I didn’t plan to sew these two pieces as an outfit – but I’ve discovered that they work together beautifully.
The striped tee came first. It’s the Cashmerette Concord tee, the scoop neck and long cuffed sleeve version, in size 12C/D. And I don’t have any photos of it without the pinafore over it. Oh well.
From the Cashmerette website: Meet the Concord, your new favorite tee! Fully customizable, this knit T-Shirt is a classic wardrobe staple that’s designed for curves. Choose from three hem lengths (cropped, mid-length or long curved), three necklines (high, V-neck, or scoop), three sleeve lengths (short, medium, or long), two sleeve finishes (cuffed or hemmed), and optional sleeve tabs. Whether you layer them over jeans on Friday night, or pair them with floral skirts at the office, you’ll want a closet of Concords!
I sewed the the curved and faced hemline. I possibly wouldn’t both again; I’d just do a regular straight hem on this. I find that the facing creates a ridge – possibly a combination of the fabric type and my body. I shortened the tee before cutting it out by taking out a fold from the front and the back – it’s very long as drafted considering that I have a short torso. The fabric is a viscose/spandex (possibly also some cotton in there) that I bought from Rathdowne Fabrics a year or so again. They’re great colours! As always, I took care when cutting out that the stripes were aligned, and I used a fair number of pins during construction to make sure that they were.
My overall verdict on the tee pattern is a definite thumbs up. I really like the fit around the upper chest and shoulders, and the scoop is perfect for me. As always I used this tutorial to get the neckband length correct, and I used a twin needle to secure it after I’d attached it to the tee. So, on to the pinafore.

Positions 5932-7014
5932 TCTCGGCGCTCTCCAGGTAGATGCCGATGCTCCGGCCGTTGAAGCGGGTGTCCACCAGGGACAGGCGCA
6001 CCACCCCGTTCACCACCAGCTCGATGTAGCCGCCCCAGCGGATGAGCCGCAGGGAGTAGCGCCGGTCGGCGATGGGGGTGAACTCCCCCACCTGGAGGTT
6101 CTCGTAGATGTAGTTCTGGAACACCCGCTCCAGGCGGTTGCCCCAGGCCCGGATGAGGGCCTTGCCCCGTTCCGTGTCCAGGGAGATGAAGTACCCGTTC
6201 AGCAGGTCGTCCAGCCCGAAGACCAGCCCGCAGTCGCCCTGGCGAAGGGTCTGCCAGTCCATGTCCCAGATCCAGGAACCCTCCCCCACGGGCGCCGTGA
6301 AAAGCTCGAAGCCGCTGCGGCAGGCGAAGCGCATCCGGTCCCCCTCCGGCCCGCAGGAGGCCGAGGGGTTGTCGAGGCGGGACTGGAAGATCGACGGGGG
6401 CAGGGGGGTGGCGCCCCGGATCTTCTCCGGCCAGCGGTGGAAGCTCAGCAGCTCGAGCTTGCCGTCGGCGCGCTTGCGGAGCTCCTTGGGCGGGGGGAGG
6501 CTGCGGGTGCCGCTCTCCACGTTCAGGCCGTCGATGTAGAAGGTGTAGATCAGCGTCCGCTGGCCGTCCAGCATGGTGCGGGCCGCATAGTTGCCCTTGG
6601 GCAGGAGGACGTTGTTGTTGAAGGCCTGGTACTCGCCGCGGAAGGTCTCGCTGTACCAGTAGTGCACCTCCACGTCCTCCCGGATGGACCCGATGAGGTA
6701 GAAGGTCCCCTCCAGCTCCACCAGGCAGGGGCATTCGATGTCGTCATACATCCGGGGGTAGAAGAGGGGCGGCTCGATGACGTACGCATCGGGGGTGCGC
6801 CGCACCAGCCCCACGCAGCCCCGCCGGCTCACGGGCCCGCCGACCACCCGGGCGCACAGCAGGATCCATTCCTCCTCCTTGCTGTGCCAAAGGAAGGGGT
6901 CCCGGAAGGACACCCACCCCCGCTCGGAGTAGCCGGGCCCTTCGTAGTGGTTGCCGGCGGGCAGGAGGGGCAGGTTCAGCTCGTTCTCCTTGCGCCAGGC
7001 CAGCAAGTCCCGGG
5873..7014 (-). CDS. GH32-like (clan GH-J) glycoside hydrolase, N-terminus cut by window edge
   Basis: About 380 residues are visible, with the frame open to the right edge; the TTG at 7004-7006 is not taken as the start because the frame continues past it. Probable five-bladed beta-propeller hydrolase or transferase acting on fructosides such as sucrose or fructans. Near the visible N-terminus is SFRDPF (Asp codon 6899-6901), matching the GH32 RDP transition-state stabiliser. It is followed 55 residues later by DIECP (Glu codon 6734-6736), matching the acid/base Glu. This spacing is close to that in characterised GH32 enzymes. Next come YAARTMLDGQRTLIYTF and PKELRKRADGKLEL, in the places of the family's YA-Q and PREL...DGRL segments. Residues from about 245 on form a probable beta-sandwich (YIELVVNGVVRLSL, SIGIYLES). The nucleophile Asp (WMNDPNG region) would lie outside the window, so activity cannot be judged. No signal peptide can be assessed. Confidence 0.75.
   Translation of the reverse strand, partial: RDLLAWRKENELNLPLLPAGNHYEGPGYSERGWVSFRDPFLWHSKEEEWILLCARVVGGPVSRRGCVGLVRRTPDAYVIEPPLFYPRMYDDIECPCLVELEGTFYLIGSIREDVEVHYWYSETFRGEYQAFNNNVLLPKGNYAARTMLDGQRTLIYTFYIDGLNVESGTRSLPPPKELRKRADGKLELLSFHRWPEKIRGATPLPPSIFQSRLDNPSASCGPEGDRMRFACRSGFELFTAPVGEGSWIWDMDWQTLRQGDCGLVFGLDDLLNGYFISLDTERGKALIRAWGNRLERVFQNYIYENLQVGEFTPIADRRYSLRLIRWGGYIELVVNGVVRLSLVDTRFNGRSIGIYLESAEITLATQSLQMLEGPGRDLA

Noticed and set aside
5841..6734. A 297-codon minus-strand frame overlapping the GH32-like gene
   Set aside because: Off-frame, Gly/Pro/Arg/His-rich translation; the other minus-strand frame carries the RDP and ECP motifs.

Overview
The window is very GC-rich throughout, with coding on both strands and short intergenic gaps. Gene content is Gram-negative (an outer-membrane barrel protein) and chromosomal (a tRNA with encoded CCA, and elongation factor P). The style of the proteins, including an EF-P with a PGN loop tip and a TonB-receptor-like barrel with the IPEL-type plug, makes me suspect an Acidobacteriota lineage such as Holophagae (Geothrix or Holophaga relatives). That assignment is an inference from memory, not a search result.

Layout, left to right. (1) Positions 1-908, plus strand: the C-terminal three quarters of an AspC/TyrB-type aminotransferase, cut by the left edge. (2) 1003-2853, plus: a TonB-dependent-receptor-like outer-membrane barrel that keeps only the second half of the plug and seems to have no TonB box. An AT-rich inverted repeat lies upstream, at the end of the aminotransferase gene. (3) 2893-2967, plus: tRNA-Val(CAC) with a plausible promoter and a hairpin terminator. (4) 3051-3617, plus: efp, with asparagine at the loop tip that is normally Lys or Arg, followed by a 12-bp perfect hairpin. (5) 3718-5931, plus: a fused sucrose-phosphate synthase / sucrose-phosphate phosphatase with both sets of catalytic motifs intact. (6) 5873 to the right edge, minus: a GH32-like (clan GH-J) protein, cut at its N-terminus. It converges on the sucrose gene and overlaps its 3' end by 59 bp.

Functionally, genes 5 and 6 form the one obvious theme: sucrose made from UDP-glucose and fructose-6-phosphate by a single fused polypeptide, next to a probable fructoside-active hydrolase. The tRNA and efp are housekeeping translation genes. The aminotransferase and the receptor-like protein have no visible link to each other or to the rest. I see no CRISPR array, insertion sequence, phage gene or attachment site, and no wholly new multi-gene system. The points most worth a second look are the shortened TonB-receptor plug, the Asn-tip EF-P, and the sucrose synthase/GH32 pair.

The York pinafore was definitely an impulse buy and sew. I think I may have sewn it the weekend that the pattern was released. The cocoon shape and the overall simplicity really appealed to me (once I got past the initial ‘you’re fifty, you can’t wear a denim pinafore’ thought).
From the Helen’s Closet website: The York Pinafore is a playful addition to your handmade wardrobe. It is easy to layer over tank tops for summer or turtlenecks and leggings for colder weather. The York Pinafore is a modern take on a classic pinafore dress with a cocoon shape and two views. View A features large scoop pockets, a dipped neckline, and comes to the knee. View B is a shorter length with a high neckline and a kangaroo pocket. Recommended Fabrics: Medium to heavy weight woven fabrics such as cotton twill, denim, wool, linen, corduroy, and canvas. Crisp lightweight fabrics such as cotton and lightweight linen can also be used for a warm-weather pinafore. Drapier fabrics such as tencel twill, wool crepe, rayon crepe, or viscose poplin work well if you prefer a softer, less structured look.
This pattern didn’t take long to tape. I decided to sew view A, the longer version with the lower scooped neckline and the curved pockets. I love those pockets!
Now, what size did I sew? Hmmmm, racking my brain. Probably the Large (12-14). I did shorten the shoulder straps an inch, and after I sewed up and tried on the pinafore I went back and took another two inches from the length by folding over the hem for a second time. By the way, the fabric is dark brown denim with a teensy bit of stretch, from Rathdowne Fabrics remnant bins. I love those remnant bins. I made my own bias tape from printed quilting cotton to finish the curved armhole and neckline edges. I like using bias tape like a facing – it works so nicely around curves, although you do need to ensure that you shape and press with plenty of steam as you go.
I really, really like this outfit. I feel good in it, it’s easy to wear, and layers well under my bright green merino Tessuti Megan cardigan and a scarf. I’ve worn it to a few events since I sewed it, and it is very me. I will definitely be using both patterns again (I have some wool earmarked for the pinafore already – I’ll use the same pattern pieces to cut a full lining so that it doesn’t stick to my tights). Definitely recommended.